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Our Journey with Manas

By interserve
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    The remarkable story of god’s ongoing work amid the triumphs and setbacks of one man, as told by Interserve partner Margaret, who served for 19 years as director of a day centre for the homeless in Central Asia.

    Can we pay for Manas’s* first course of chemotherapy?’ my colleague Ulan* asked me, back in March 2021.

    ‘No,’ I replied, ‘We haven’t the money now. Ask him to come in a week and we will see then if the situation is any different.’ Amazingly, a week later we did have money to help with Manas’s first chemotherapy session. Manas was living on the streets and had advanced skin cancer that was causing a deep cavity reaching to his ribs.

    Members of our team had already been to the oncology clinic with Manas on previous occasions. Similarly, this was not the first time I had encountered Manas at life-defining moments. Over a year ago I had sat with him in the MRI department waiting to see the extent of his cancer. On that occasion, he told me that his cancer had been diagnosed whilst in prison. He had been released early to get treatment but he had no money so could do nothing. His mother and aunt had died of skin cancer and he feared he also would die of it. It was there that I had introduced him to the Lord, and where he began to grow in his knowledge and hunger for God.

    We had prepared an official letter asking that fees be wavered for homeless patients like Manas. The doctor was kind and empathetic. ‘Of course,’ he said, ‘We will treat them as an in-patient free of charge but if they need chemotherapy, you must pay for that.’

    Once we had enough money for the first course of chemotherapy, the hospital admitted Manas and he was looked after very well. ‘The cavity has really reduced and is drying up. They say I will need four courses altogether, the next course in a week.’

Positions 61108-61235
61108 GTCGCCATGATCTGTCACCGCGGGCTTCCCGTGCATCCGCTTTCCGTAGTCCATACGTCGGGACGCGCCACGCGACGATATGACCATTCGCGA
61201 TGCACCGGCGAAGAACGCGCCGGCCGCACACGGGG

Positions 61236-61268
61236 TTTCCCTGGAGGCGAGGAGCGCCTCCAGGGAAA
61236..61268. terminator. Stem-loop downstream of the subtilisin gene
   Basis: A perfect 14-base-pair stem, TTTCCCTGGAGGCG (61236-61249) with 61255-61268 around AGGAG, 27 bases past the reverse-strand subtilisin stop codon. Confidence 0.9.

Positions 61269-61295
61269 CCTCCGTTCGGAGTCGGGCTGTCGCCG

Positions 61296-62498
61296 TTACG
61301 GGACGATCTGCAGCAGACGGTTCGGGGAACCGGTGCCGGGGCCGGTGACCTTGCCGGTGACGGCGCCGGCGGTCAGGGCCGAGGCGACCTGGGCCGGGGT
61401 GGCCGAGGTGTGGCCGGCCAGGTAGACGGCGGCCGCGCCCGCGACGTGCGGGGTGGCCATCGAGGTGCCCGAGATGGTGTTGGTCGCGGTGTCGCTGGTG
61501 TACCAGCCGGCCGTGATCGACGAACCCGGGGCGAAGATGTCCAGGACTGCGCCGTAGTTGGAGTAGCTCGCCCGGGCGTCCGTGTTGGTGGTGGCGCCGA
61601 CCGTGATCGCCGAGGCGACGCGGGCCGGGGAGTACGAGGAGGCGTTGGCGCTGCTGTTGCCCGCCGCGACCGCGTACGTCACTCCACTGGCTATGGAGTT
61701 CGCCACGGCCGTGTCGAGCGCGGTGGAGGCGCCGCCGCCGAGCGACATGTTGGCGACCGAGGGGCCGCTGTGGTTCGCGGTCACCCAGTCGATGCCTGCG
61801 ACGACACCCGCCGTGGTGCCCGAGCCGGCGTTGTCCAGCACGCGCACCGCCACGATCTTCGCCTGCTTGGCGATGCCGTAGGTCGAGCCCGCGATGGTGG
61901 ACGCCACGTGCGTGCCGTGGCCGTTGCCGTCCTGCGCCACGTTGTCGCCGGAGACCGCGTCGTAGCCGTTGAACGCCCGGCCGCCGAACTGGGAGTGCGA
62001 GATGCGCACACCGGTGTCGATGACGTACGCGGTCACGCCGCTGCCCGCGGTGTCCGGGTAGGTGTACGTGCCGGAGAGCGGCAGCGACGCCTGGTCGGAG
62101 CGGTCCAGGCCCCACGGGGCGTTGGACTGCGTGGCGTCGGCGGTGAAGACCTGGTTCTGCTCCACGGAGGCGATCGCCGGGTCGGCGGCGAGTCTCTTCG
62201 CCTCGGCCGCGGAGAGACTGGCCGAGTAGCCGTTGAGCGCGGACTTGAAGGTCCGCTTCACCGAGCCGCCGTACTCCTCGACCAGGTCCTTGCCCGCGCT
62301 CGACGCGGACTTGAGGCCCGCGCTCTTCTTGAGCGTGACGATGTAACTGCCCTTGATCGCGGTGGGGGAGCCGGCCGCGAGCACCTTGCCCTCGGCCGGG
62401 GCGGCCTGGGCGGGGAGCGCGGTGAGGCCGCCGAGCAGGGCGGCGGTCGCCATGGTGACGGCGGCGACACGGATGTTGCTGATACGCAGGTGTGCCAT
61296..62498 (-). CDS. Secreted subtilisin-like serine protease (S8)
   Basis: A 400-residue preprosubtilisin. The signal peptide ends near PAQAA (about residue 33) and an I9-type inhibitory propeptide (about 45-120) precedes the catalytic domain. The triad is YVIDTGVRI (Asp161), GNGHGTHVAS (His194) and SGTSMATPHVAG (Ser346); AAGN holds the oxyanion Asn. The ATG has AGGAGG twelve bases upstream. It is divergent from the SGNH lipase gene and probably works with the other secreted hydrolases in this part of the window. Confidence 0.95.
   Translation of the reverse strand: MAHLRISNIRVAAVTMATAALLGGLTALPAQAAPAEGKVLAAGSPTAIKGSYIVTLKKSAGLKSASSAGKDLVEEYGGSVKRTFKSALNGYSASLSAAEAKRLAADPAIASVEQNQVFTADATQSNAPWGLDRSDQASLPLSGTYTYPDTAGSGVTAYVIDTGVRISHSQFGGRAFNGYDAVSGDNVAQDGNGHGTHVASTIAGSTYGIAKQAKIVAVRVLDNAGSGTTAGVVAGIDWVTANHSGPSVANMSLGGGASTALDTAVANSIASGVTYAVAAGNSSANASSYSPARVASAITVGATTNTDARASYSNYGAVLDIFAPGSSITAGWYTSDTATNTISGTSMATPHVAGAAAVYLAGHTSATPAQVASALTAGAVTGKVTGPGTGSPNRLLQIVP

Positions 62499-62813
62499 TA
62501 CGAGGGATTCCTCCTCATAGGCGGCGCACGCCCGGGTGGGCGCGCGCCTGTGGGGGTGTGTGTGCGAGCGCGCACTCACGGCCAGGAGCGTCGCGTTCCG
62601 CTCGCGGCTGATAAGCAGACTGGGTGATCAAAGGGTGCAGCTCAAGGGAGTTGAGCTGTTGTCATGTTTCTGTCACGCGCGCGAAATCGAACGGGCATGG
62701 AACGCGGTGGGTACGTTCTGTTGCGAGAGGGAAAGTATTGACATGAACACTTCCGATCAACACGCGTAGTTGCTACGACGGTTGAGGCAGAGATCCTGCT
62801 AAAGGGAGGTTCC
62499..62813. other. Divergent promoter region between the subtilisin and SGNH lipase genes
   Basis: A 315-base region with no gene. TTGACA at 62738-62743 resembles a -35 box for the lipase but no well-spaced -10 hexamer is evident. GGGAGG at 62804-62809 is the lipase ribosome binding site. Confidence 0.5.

‘I don’t know if we will be able to pay for this, Manas. Come back again in week and we will see.’ I said.

    Just before Manas’s second course, a couple who heard about his situation gave me the money so he could be treated. We longed for our new hospice to be ready to open, but we were still waiting for a licence and the full quota of local nurses that we would train in palliative care. Meanwhile, Ulan found a place for Manas to stay, free of charge, in a private nursing home.

    Some weeks later I learned that the doctors at the oncology hospital had paid for Manas’s third course of chemotherapy and had said they would also pay for the final course. Manas had disappeared and we suspected was drinking again. He had returned to us very dirty and repentant a few times and the private nursing home had again agreed to take him. We visited him regularly, encouraging him in his faith and buying him whatever medicines he needed.

    Eventually, the doctors said that Manas had received all the treatment they could give. We allowed Manas to stay temporarily in a room in our day centre to get him off the streets and prevent him from drinking further. I looked at the sorrowful and repentant man sat in front of me. It was another life-defining moment.

    ‘Manas, can I pray for you?’

    ‘Yes please,’ he said. I did so and he laid down his life before the Lord again. ‘Lord, lead me in your increasingly bright path to yourself.’ I could see the prayer was sincere, and God had brought him renewal and hope; his whole face shone. Our God forgives and is always ready to welcome us back into his arms.

    A few days after this, our hospice finally opened and Manas became our first patient.

    *names changed

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